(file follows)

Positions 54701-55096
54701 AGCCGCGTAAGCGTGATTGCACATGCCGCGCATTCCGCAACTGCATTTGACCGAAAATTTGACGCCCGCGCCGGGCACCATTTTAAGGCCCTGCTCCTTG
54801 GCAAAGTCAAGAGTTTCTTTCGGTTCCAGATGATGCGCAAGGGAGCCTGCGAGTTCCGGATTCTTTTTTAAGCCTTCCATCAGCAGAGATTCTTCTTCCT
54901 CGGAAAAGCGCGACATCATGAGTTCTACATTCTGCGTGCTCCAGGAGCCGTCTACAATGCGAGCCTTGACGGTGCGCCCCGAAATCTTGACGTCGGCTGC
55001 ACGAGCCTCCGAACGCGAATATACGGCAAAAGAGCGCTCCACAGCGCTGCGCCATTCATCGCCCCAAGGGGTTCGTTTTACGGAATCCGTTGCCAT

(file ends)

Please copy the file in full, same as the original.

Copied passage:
Positions 54701-55096
54701 AGCCGCGTAAGCGTGATTGCACATGCCGCGCATTCCGCAACTGCATTTGACCGAAAATTTGACGCCCGCGCCGGGCACCATTTTAAGGCCCTGCTCCTTG
54801 GCAAAGTCAAGAGTTTCTTTCGGTTCCAGATGATGCGCAAGGGAGCCTGCGAGTTCCGGATTCTTTTTTAAGCCTTCCATCAGCAGAGATTCTTCTTCCT
54901 CGGAAAAGCGCGACATCATGAGTTCTACATTCTGCGTGCTCCAGGAGCCGTCTACAATGCGAGCCTTGACGGTGCGCCCCGAAATCTTGACGTCGGCTGC
55001 ACGAGCCTCCGAACGCGAATATACGGCAAAAGAGCGCTCCACAGCGCTGCGCCATTCATCGCCCCAAGGGGTTCGTTTTACGGAATCCGTTGCCAT